As a reminder, the three main options for repayment after forbearance are:
- Repayment plan
- Loan modification
- Payment deferral
You also have the ability to pay back the full amount due and catch up right away if you choose. We understand this isn’t always an option.
Which of these options makes sense for you depends on your situation. If you’re able to pay off the amount you owe in a lump sum, that might be the best route to take. If you can’t afford a lump sum but are able to additional payments each month on top of your regular mortgage payment, a repayment plan might make more sense.
Those who are able to resume making payments but can’t afford to spend any more money each month might find that loan modification (where the terms of your loan are modified to make your payments more affordable) or payment deferral (where your missed payments are moved to the end of your loan) makes more sense for their situation.
Does Mortgage Forbearance Or Deferment Hurt Your Credit?
If your forbearance is COVID-related, it won’t be reported as a negative item on your credit report. This is a protection provided by the CARES Act. Your loan status will be reported the same way it was prior to the forbearance.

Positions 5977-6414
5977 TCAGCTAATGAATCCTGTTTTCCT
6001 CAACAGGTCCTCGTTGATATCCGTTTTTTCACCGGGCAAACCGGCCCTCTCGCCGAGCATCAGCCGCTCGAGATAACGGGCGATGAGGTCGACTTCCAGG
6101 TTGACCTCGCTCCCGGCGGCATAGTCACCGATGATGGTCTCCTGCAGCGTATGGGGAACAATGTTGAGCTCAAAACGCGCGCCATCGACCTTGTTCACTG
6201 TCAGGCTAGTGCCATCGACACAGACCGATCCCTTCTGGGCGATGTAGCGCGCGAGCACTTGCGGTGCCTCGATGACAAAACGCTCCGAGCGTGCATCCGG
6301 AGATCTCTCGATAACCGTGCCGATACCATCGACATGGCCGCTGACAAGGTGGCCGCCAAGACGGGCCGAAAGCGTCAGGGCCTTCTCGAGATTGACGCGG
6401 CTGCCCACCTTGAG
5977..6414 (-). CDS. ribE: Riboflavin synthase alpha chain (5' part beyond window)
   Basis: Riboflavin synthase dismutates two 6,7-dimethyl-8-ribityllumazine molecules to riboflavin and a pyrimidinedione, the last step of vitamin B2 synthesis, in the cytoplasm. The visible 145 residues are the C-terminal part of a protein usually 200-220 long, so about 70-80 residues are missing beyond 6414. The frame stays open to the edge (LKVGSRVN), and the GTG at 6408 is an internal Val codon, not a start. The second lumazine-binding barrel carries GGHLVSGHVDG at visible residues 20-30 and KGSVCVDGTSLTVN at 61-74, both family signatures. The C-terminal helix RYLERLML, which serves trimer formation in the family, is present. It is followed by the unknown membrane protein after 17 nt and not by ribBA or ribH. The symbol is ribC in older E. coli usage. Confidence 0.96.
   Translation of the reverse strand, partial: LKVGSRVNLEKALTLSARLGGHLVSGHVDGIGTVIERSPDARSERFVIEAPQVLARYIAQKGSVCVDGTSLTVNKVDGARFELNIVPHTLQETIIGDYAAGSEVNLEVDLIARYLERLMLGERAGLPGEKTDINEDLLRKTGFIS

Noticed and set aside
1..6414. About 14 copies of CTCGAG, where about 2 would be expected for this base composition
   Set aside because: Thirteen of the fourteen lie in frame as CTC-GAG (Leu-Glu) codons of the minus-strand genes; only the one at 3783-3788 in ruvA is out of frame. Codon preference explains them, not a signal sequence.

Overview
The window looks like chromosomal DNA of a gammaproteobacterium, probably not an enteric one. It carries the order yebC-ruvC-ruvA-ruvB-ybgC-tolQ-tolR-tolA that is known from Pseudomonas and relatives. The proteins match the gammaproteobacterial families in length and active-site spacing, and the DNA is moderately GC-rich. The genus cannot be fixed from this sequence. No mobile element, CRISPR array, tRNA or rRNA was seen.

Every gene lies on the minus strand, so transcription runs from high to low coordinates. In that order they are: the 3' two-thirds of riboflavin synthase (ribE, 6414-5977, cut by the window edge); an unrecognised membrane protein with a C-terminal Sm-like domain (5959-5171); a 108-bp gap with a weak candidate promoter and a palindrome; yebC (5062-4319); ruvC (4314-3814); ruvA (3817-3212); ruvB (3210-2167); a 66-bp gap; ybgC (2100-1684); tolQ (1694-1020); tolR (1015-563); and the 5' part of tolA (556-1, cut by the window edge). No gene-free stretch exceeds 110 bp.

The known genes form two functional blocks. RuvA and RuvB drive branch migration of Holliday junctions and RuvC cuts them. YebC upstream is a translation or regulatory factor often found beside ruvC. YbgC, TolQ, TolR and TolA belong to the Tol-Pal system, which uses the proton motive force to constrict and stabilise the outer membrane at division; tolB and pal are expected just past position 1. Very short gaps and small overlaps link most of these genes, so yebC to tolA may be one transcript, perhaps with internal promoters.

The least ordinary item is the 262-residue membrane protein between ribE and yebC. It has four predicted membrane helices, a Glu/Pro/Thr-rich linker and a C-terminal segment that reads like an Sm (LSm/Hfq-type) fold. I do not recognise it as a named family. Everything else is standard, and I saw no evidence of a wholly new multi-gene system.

Regular forbearance, however, can negatively affect your credit. Additionally, if you already missed one or more payments before you were granted forbearance, that will also have a negative impact on your score.
The Bottom Line
Whether it’s called forbearance or deferment or something else, a temporary pause on your monthly mortgage payments can provide some much-needed relief to homeowners experiencing financial hardship.
As you work with your servicer to find a mortgage relief option that works for you, be sure you understand exactly how it will work, what you’ll need to do and how you’ll need to pay back your missed payments once the relief period is over.